Wednesday, May 18, 2011
Cellphones to bring fans closer to action
By Richard Durrett
FORT WORTH, Texas -- A huge sign hangs near the clubhouse entrance at Colonial Country Club listing the guidelines for cell phone use. And at the main entrance, a little down the road, there's actually a tent with folks, some of them TCU marketing majors, inside to help fans find applications for their iPhones and other mobile devices to help them follow the tournament.
That's a big change from recent years on the PGA Tour when fans would have phones confiscated at the door and held for them until they left the course. But now that phones are really mini-computers full of ways to communicate beyond simply talking, the PGA Tour is allowing fans to take them on the course with them.
So the Crowne Plaza Invitational at Colonial and the HP Byron Nelson Championship have jumped on board, joining the social media train that is taking sporting events to new levels of fan involvement. There are still limits, of course. Here are some you'll see starting this week at the Colonial (the PGA Tour altered its cell phone policy in February, so this is the first time fans at Colonial and the Nelson can carry them on the course):
* The Colonial has set up specific "cell phone zones" where fans can actually talk on the phones without bothering the golfers. No talking is allowed on the phones anywhere else. There are 10 of those zones.
* Texting and emailing is permitted outside of those zones, but not when a golfer is preparing to hit. When you see the "Quiet Please" signs, that means no texting or emailing.
* All phones must be on silent so that no ringer goes off.
* Most phones have cameras on them and the Tour specifically bans photos taken on the course, so you may not take photos with your phones. Officials have the right to take your phone and hold it at the main entrance if they see you doing that on the course (they are likely to issue a warning first).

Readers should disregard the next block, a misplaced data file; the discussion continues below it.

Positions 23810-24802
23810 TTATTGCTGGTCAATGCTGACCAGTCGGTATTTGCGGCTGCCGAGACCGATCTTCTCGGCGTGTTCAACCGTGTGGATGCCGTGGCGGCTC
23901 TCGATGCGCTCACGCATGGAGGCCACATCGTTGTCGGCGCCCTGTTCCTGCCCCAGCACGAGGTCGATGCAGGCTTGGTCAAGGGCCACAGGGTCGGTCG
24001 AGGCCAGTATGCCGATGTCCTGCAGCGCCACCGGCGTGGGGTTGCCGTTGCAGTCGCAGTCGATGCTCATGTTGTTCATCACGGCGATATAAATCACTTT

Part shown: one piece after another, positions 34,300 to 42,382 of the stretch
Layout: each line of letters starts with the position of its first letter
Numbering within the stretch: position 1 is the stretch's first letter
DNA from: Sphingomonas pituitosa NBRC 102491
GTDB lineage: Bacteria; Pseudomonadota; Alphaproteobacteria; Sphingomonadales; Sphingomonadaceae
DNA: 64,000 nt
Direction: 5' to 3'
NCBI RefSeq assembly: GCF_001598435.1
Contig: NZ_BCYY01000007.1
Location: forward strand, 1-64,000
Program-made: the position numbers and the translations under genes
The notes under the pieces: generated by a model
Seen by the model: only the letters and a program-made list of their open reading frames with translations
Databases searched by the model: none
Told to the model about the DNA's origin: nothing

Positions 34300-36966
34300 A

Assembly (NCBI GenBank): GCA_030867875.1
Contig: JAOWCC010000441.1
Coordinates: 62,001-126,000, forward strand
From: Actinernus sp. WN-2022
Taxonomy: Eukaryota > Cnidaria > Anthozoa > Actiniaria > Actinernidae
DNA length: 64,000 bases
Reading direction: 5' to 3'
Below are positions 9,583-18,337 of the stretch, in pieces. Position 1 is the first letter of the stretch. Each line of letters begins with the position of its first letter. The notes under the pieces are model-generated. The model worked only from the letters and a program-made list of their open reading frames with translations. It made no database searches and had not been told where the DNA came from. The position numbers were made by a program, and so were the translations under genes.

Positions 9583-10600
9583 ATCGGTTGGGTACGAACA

The Colonial hopes fans will tweet during the event and keep track of the leaderboard on their phones as well.
The Nelson, with the help of Hewlett-Packard, is hoping to encourage a lot of fan interaction using the phones.
"We're trying to reach a younger demographic and we are also trying to become one of the most tech-savvy stops on the PGA Tour," said HP's Frank Accettulli, who is in charge of the social media initiatives at the Nelson.
Among the plans the Nelson has put together:
* Tweet Reports will be posting highlights of the day, scores, updates, schedules of events.
* "Buzz Control" is an initiative designed to gather all tweets from the tournament -- anything with words or letters like HP, Nelson, HPBNC, etc., -- will be picked up by a computer system. The posts will be moderated, of course, and then many will be scrolled on the bottom of the scoreboard screens around the course (called "Twicker") and it will also be shown on "Buzz" screens throughout the course and in the pavilion and other areas. The "buzz" screens will go full screen with tweets after play is completed or if there's a lull in the action.
People that tweet love to see their tweets and have other people see their tweets," Accettulli said. "Jordan Speith is 17 years old and has huge follwing, the number of tweets about him may knock this off the charts."